Archive for the ‘Usability’ Category

It’s nice that Google tries to show you the train lines that provide service to each station on the map. But I noticed a problem with their approach. Apparently, they pull the name of each train line from the organization’s website. These names can be rather long, e.g. “Metra Union Pacific Northwest Line”, so they […]

Alphabet soup


Say you’re designing a list of features that people will access from a menu on the left side of the screen. When you only have a few items to include, ordering them by popularity or frequency of use probably makes the most sense. But as this scales beyond ten or so items, it becomes cumbersome […]

While making some configuration changes in, I ran into a truly puzzling set of buttons. At the bottom of the page I was editing, I saw the usual buttons for “Save” and “Cancel” — plus another button for “Quick Save”. I don’t have a clue how you can save something faster than normal, and […]

Elevator logic


From what I’ve read, modern elevator design generally focuses on how to make elevators more efficient. In other words, engineers try to group passengers by their destination floor, reducing average wait times. With that said, I came across a design blunder in Chicago’s John Hancock Center that makes me wonder if elevator designers have really […]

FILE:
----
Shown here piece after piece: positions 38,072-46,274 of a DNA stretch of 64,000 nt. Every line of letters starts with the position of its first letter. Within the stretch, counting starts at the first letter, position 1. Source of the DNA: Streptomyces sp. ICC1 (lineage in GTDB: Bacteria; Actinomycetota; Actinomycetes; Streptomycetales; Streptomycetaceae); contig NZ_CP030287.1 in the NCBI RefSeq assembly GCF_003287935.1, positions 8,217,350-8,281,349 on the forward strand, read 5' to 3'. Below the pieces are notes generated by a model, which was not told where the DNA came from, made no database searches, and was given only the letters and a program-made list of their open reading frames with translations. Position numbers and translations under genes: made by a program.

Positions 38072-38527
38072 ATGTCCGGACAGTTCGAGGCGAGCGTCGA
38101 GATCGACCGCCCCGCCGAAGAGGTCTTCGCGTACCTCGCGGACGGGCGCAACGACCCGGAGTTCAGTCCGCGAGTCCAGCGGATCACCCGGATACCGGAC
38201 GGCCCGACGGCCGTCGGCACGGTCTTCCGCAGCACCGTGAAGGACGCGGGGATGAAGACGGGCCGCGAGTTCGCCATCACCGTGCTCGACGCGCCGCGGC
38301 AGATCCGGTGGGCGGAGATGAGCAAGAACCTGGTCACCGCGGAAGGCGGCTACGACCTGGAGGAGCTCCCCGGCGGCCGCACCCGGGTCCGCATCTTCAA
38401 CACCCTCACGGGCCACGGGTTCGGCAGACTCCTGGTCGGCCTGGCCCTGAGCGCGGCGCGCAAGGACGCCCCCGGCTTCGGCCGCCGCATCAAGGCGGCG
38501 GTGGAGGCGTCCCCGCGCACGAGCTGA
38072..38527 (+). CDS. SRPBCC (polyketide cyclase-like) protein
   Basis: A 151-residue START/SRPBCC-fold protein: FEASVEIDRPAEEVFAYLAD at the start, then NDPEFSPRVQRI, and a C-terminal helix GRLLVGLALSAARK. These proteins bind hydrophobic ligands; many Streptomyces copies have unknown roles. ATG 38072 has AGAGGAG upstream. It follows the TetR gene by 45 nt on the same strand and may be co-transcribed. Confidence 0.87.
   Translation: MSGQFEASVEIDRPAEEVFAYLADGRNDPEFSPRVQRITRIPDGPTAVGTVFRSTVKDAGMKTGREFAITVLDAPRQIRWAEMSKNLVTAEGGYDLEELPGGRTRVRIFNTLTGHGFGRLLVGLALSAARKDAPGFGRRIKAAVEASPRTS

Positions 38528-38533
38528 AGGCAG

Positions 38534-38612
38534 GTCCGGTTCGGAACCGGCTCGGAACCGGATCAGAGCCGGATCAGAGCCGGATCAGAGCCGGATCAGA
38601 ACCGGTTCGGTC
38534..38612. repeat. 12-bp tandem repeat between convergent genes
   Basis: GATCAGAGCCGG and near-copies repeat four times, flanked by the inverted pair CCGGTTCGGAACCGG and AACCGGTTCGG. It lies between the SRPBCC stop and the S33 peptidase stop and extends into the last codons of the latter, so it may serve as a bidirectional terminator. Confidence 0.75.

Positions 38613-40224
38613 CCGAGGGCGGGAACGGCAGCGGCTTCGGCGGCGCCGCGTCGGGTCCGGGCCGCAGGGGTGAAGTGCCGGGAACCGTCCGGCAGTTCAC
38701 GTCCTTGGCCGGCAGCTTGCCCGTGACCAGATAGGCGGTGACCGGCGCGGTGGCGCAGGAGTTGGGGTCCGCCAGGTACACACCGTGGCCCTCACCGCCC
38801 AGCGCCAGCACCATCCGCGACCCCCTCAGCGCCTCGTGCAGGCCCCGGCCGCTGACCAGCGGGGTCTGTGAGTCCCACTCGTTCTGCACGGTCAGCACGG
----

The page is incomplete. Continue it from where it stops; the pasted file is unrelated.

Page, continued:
When designing software, it’s common practice to relegate some of the more obscure settings into an “advanced” tab. Personally, I don’t understand the attraction. Adding another tab to your settings window creates yet another thing for the user to worry about, and doesn’t really provide any benefit. Sure, you might be able to shorten the […]

When adding a new feature to an existing software product, many programmers and designers just sit down and create the look-and-feel from scratch. This is a mistake, since it leads to user interfaces that have little in common with the rest of the product. A much better approach is to study the existing features in […]

All lowercase


I understand the use of lowercase names for certain companies and products. Sometimes, it just looks better that way. But extending this practice to the buttons and navigation on a website or application puzzles me. Since we use capital letters for more than just decoration, adopting an “uppercase is bad” mentality threatens to reduce usability […]